RSF School surveys parents on Universal Meals
The Rancho Santa Fe School District recently surveyed its parents about its Universal Meal Program, finding that there is some dissatisfaction and varying levels of participation in the free, nutritiously adequate breakfast and lunch they are now required to provide for all children each school day.
At the Oct. 6 school board meeting, Superintendent Donna Tripi shared results from the survey, which had 160 responses (the school has an enrollment of 581 students). Per the survey, 88% said they are not participating in the free breakfast, which includes rotating daily options of breakfast bars, cereal or muffins with fresh fruit and milk. Breakfast is served in the courtyard from 7:30 a.m. up until the bell rings.
For the free lunches, 40% of respondents said they are participating. Of those that do get the free lunches, 32% get it one day a week and 26.5% every day.
Only 5.9% said they were very satisfied with the free option, 90% were unsatisfied. Fifty-six percent said the portion sizes are too small and 70% said that variety is very important in the meals provided.
Of the respondents, 53% supported the district going with the non-reimbursement route, continuing to provide the free meal option along with 35 daily paid options from their vendor Ki’s.
Ki’s October menu for the free meals will not change for the month. It includes options like whole wheat chicken quesadillas or gluten-free burritos with cucumber and orange slices on Tuesdays and teriyaki chicken or tofu bowls with pineapple on Fridays.
Ki’s has said it is not interested in participating in a request for proposals if the district goes the state reimbursement route, meaning the district would need to find a new vendor. With the food consultant on board, President Jee Manghani said the RSF District will be able to explore the possibility to retain Ki’s as a drop-off paid lunch option like Jersey Mike’s.
In his comments, Trustee John Tree shared some frustration about the free meals.
“I personally think it’s shameful how we are handling this program,” said Tree. “I feel like we’re thinking about doing it, poking at it and then not taking it seriously. I think the administration keeps trying to actively discourage people from using it.”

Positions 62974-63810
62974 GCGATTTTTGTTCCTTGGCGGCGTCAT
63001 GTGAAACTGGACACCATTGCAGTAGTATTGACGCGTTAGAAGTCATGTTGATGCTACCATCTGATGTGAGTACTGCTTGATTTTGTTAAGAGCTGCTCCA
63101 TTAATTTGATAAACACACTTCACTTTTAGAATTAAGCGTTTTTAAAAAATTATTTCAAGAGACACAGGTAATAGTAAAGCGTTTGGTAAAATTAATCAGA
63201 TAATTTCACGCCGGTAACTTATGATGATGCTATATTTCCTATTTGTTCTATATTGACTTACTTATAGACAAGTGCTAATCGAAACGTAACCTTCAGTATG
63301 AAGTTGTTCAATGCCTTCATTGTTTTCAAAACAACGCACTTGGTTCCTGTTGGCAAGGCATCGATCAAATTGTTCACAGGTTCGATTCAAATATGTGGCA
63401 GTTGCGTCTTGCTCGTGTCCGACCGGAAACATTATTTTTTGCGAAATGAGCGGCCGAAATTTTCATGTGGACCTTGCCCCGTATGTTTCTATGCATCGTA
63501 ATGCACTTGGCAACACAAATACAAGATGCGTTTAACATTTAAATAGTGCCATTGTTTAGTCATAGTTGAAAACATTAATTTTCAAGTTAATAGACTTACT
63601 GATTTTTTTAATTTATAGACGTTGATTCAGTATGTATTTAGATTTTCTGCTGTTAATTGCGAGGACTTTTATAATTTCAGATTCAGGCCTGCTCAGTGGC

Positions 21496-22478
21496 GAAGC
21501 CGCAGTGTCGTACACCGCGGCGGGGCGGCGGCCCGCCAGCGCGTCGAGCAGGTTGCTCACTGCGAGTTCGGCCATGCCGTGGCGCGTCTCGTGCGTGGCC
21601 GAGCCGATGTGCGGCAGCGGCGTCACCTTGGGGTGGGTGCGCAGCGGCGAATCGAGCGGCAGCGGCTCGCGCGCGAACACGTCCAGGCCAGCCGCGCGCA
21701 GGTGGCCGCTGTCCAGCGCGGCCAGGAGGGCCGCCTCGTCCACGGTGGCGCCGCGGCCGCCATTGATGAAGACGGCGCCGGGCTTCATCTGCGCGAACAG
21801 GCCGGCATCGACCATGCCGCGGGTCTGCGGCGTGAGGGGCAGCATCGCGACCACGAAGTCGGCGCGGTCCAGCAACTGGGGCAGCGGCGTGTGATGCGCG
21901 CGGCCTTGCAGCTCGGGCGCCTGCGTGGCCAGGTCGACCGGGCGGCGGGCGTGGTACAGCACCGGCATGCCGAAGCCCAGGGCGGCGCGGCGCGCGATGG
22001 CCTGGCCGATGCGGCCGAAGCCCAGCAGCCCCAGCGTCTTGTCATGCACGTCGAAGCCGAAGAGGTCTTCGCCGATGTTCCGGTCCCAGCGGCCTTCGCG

Tree also objected to Tripi discounting some of the criticisms received in the survey such as that the portions are too small and that the lines were too long.
“These types of little nuances are things that tell me you guys are trying to avoid doing this program,” Tree told the staff. “This October menu is worse than you get in the military or in prison. It’s just ridiculous that we sit here and say ‘Sorry kids if you want the free meal which you hope you don’t pick because we secretly aren’t really behind the program then we’re going to give you crap on a stick for every single day of the week the same.”
Trustee Kali Kim disagreed that menu items like pesto pasta with chicken was “crap on a stick”. Tree said he was just advocating that the district provide “excellent” universal meal options, with variety within the month so it’s not the same thing every week and right-sized portions.
The state’s reimbursement rates have now increased to $5.24 for lunch and $3.15 for breakfast. The majority of the board, except for Vice President Annette Ross, supports the reimbursement route and has given the district direction to pursue that. Tripi said with a food consultant on board, they will review the program to ensure the district is in compliance—the consultant is expected to present to the board in November.
Tree expressed frustration that the district remains in a “nebulous” position between reimbursement and non-reimbursement despite board direction. Trustee Rose Rohatgi agreed with Tree’s comments given that the board has been discussing it since the spring.
“The majority of the board wants to move forward on reimbursement,” Rohatgi said. “Let’s get this done.”
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